May 14, 2008
By Amber Bentley, Davisburg, MI

She stands up and slowly walks into the bare kitchen, with the old wood floors creaking at every step. She senses someone is watching her, but it could just be paranoia from the weed kicking in. She turns her head slowly around her looking for peeping eyes. A shining red light catches her eye as it turns to blue, and then back to red again. She was right about that feeling.
“COPS! RUN!” She screamed from across the run down house.
A small group of teens stumble from the living room and sprint to the back door with fear in their eyes. She catches up on the back porch and they all scatter into the surrounding thick woods. They nervously hide behind trees and brush and watch as two uniforms slip into the house. They can see them though the busted windows, where smoke was drifting out, and can hear them walk on the creaky old floors.
“Damnit, they got away!” A short cop with a dark colored buzz cut yells.
She holds her breath.
“AAAACHOO” someone sneezes from behind her.
“Wait did you hear that?” the other police officer says.
“Jeez Cody! Way to go. Let’s get outta here, and fast!” she whispered.
The cops were stepping out of the back door as the teens ran wildly through the dense woods. The cops start after them. She runs with all her heart, she couldn’t let her other group of friends find out she got caught with the stoners...and what about her parents, they would flip out about something like this. She could imagine what her dad would say,
“Callie, you had so much going for you and you had to go and mess that up with a bunch of losers!” Her mom would just cry and wonder what she did wrong raising her. These thoughts race through her mind as she races though the woods along side the friends that no one would accept. She wondered why everyone judged them just because they did drugs and didn’t always fit in with the “popular” crowd. They are all smart, friendly, and enjoyable people. Her thoughts are distracted by loud yelling that was getting closer. The cops were shouting at them to stop running. The group of teens is getting tired, most likely from the blackness in their lungs. Cody is all of the sudden out of sight. She looks back and sees him lying on the ground holding his knee. She thinks about her future...the college plans, the cheerleading, all the work she’s done to get there. It’s too much to give up. She sprints ahead. A voice in the back of her head was screaming at her for not stopping to help Cody. The screaming got louder and louder until she couldn’t take it. With a swish of platinum blonde she was back at Cody’s side. He has a grimace on his face from the pain. She sees the swelling beginning under his trembling hand. His knee was almost doubled in size. The shouting of the cops get closer and thoughts of a ruined life race through her head. She knows coming back was a bad decision on her part, but she’s too nice of a person to leave Cody to fend for himself. She knows he can’t lie, she knows he will break under pressure. Her mind spins with confusion and fear. The cops quickly approach the terrified teens with enraged looks consuming their faces. The cops stop sprinting and walk closer to the teens.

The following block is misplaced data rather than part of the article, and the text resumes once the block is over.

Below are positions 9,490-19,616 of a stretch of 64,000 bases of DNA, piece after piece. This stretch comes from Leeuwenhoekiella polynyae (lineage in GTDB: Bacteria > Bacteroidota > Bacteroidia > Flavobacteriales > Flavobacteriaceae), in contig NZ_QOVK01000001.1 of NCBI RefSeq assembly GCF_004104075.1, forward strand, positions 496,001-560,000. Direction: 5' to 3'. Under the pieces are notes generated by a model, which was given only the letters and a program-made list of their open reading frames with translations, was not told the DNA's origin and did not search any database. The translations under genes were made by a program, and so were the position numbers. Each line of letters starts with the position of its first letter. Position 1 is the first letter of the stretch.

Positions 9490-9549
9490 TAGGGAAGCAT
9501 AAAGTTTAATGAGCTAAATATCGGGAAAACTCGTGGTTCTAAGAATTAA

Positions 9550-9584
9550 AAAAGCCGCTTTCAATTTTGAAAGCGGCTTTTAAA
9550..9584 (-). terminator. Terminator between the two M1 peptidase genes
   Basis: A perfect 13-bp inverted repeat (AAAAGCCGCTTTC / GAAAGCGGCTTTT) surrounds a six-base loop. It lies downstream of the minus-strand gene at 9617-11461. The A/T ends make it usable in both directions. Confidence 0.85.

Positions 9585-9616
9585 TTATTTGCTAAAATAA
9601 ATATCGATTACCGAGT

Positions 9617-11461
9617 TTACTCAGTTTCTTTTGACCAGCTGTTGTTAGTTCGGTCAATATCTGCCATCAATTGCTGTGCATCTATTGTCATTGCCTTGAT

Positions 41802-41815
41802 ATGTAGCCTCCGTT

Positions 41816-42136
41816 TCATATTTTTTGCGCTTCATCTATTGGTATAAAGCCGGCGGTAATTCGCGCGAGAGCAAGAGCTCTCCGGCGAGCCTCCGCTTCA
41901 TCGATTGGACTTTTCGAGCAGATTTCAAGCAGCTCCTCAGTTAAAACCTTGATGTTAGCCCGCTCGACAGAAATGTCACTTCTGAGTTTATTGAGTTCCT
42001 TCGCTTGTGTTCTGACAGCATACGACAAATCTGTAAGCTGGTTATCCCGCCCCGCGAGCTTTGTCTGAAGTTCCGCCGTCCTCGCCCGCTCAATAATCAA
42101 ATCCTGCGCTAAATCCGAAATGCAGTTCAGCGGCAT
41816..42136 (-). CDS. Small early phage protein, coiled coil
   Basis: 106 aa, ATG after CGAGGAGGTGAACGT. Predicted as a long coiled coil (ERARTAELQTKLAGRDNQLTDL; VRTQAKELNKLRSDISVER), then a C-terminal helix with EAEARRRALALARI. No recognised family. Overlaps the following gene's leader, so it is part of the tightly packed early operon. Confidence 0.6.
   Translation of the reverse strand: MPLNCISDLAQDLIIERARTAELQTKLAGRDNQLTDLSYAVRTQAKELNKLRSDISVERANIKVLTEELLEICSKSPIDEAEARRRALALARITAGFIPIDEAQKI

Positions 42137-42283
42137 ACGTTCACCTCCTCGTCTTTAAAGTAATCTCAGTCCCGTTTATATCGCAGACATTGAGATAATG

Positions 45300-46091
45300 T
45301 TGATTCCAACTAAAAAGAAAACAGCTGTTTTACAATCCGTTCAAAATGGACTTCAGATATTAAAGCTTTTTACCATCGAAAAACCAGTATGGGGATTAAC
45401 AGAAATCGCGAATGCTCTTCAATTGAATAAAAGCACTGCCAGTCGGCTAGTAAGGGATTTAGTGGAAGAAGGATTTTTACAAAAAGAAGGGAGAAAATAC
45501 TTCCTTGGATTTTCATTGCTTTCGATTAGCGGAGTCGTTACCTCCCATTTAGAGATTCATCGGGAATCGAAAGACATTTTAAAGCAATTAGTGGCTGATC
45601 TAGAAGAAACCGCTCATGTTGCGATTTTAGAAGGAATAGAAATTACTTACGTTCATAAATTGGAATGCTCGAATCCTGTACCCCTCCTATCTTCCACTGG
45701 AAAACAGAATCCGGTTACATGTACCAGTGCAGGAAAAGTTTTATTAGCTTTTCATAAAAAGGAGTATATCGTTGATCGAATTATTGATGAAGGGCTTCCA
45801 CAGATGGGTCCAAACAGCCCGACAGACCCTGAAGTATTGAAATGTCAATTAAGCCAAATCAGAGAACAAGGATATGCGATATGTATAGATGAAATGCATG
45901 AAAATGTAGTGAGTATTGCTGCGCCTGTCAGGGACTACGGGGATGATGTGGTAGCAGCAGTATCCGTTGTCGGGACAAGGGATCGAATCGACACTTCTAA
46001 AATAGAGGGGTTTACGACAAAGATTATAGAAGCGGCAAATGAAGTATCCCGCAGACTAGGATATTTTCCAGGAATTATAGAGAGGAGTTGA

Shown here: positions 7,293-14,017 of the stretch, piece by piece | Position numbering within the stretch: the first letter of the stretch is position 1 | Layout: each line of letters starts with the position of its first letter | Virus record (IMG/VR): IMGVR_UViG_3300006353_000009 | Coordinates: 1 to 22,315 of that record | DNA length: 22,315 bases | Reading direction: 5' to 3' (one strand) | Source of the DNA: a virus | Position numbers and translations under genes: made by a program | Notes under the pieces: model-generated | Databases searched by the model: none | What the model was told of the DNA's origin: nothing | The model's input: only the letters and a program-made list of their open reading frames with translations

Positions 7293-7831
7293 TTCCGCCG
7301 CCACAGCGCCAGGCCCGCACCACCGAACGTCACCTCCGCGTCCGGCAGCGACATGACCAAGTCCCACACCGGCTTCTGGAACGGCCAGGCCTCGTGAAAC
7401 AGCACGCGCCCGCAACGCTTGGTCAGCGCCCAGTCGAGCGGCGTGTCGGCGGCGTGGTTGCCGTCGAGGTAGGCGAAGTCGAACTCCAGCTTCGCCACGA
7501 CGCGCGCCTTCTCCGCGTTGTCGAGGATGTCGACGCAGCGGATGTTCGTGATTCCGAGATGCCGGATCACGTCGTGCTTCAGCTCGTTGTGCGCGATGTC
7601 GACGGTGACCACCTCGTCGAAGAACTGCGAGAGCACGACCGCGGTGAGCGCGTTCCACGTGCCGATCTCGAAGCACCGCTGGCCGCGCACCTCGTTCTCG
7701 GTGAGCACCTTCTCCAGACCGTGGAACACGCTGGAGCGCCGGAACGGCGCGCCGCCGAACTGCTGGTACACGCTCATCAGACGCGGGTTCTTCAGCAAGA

“Hey, you kids!” one says loudly. “What are you two doin’ running through the woods so fast?”
“We-we-we were j-just hangin’ out back here” Cody stuttered.
She keeps her mouth shut. She knows there’s some amendment about a right to stay quiet when you’re in trouble with the law.

“What were you kids doing back at that old house? I smelled dope back there. You know what charges I can get you on?”

“N-n-no sir.”